Global life sciences and material sciences company DSM provides clear evidence of meeting industry regulations, through the use of EMC Documentum D2.
Sharing its case study at EMC Momentum 2012, DSM said it was first introduced to Documentum in 1999, but underwent a new Documentum D2 project in 2010.
DSM specialises in the production of health, nutrition and materials. For example, it produces nutritional ingredients for feed, food and personal care, anti-invectives, sustainable high-performance materials, nylon, bio-chemicals and bio-medical materials.
Matty Westveer, from DSM, said that due to the nature of DSM’s business, the company needs to be complaint with several industry regulations and it needs to show clear evidence of this.
What was the aim?
DSM’s aim was to trace a document from creation to destruction and show the lifecycle of that document.
It needed to control the creation and the distribution of a document, increase productivity and reduce training time with single source content. DSM also planned to reduce its eco-footprint, through a reduction in the amount of paper it used.
In addition to Documentum D2, DSM uses collaboration and intranet Microsoft SharePoint, for enterprise search autonomy IDOL, BPM and system integration software.
In conjunction with D2, DSM uses euroscript Delt Report Generator (eDRG) in order to create business intelligence (BI) reports based on its EMC Documentum data.
Matty Westveer said: “We started this project to avoid claims and to meet regularity requirements. This means we are assuring the DSM Licence to Operate and uniform DSM cGXP compliance. We are also reducing paper storage too.”
Mark Boon from DSM said in 2010 he first saw EMC’s Documentum D2, which was installed and deployed according to Good Automated Manufacturing Practice (GAMPS).
Westveer said the solution consists of a qualified base infrastructure layer and a document control solution. It is configured for lifecycle management and quality management systems.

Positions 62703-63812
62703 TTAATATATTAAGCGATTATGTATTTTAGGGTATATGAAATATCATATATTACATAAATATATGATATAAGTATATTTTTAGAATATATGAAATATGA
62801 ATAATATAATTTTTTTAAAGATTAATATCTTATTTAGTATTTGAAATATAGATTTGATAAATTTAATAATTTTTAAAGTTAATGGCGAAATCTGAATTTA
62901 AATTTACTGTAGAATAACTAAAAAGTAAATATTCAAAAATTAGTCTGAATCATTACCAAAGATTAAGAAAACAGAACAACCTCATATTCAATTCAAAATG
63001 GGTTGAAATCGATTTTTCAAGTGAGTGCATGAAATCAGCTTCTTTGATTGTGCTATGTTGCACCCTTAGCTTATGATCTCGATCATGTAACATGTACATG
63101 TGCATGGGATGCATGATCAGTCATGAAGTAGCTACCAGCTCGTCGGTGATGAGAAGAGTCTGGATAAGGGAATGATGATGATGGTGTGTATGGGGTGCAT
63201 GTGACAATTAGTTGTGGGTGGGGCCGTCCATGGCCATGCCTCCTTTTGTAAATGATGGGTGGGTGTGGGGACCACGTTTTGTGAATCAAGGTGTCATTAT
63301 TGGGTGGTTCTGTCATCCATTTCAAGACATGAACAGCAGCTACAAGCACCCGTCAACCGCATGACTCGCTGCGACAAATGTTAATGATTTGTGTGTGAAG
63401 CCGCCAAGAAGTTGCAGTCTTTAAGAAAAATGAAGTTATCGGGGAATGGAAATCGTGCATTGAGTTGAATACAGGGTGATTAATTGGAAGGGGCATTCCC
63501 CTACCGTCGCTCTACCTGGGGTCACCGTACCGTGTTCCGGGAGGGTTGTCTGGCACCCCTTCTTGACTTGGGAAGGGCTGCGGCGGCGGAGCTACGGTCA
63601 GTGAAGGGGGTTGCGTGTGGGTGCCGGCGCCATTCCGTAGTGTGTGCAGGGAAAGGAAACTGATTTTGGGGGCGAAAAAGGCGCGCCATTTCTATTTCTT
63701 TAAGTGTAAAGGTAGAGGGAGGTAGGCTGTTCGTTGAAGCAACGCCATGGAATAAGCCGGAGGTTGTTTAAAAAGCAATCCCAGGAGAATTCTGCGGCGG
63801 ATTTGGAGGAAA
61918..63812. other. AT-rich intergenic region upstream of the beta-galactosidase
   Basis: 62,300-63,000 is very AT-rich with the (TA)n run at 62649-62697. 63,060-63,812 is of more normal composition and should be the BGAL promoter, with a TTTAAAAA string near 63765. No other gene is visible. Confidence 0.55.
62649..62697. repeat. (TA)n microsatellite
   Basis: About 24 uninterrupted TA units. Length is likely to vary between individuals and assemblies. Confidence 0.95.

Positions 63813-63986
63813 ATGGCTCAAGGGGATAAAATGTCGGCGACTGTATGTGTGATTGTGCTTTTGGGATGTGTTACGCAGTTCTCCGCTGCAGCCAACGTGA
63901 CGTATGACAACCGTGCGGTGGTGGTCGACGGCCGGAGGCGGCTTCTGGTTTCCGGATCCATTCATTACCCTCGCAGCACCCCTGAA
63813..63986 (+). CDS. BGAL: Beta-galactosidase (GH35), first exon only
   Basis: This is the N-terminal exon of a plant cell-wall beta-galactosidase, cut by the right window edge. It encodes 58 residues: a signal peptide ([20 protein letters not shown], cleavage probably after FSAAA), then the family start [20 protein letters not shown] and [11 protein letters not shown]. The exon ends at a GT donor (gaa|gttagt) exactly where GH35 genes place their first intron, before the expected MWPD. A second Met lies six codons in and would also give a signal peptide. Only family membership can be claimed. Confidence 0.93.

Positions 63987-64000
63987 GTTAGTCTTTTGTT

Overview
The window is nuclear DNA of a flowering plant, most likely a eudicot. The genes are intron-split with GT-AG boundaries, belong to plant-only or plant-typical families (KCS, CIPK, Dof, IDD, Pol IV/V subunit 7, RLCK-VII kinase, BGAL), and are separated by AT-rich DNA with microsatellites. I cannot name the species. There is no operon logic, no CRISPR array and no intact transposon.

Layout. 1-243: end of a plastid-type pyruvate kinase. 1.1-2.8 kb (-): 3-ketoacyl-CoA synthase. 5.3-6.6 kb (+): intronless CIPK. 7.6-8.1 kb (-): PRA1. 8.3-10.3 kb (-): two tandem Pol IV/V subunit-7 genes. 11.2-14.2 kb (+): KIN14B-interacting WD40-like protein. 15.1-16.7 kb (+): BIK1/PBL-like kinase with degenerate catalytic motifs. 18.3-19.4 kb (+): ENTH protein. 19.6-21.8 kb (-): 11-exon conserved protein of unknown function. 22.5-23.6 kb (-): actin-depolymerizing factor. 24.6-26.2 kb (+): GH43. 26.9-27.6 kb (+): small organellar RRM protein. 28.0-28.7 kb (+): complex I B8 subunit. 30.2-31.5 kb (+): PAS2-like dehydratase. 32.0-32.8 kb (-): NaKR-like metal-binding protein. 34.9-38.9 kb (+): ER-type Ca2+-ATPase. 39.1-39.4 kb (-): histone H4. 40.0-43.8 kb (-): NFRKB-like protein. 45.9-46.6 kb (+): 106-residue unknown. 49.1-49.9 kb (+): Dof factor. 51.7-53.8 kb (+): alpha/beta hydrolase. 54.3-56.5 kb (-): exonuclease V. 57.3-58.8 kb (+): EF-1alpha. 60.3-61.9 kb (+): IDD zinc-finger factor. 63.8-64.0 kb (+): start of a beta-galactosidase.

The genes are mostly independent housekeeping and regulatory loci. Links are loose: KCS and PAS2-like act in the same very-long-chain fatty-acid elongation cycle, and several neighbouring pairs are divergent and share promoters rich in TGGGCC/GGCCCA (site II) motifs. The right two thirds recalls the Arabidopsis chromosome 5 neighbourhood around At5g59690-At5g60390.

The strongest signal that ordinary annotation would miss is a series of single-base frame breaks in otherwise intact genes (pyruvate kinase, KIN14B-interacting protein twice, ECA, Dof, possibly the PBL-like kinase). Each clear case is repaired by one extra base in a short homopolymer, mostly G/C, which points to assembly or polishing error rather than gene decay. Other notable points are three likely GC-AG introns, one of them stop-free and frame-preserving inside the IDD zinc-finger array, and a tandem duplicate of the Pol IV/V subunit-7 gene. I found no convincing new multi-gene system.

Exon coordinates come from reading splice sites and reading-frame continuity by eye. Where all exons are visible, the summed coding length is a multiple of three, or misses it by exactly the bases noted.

Boon explained the technical details saying Documentum D2 is coupled with D2 3.1, D2 Plus Pack (C2, O2), Process Engine, Xplore, Interactive Delivery Service and DRG Reporting which goes to a publishing website.
Boon said: “It has powerful configuration – during the pilot phase it sets you up to 68% with users when setting up the application. There is limited unit testing and integration required, as there is not coding there. It supports short configuration cycles.”
Boon said on the D2 Client it is more task orientated to users and more user-friendly than Webtop.
In terms of configuration Boon said it was easy to learn and understand, as configuration specifications are generated: “It was almost seamless transport between DEV, QA and PROD environments," he said.
Looking to the future and lessons learned
Westveer said 2013 will see DSM roll out version 1.0 of its Documentum D2 project. Between 2013 and 2015, it will deliver subsequent releases with the aim of decommissioning the Legacy Documentum environment in 2015.
Boon said a few lessons have been learnt from the deployment of Documentum D2, the first being that just because an application seems easy to deploy, it does not mean that agreeing on user requirements is easy.
Secondly, achieving a standardised process requires top down enforcement. According to Westveer, DSM has six business groups and that means "six different opinions.”
She said it was necessary to get enforcement from the top of the business to get the whole company working on one line.
Clearly-defined contractual arrangements
Boon also added the importance of taking the validation strategy into your own control and to ensure that you set explicit rules for involved suppliers. In this area, it also important to ensure clearly-defined contractual arrangements and responsibilities with suppliers, according to Boon.
Peggy Ringhausen, group product manager at EMC, was present during DSM’s presentation and said there are three main themes at EMC Momentum 2012 - agility, intelligence and productivity.
“By agility, we mean the length of time it takes for users to meet requirements and the time to code," she said.
"By intelligence, we mean to increase efficiency, to manage and control your regulated content.
"By productivity, we mean how quickly it takes you to find and understand information, though users personalising their environments and getting the functionality that they need," Peggy Ringhausen added.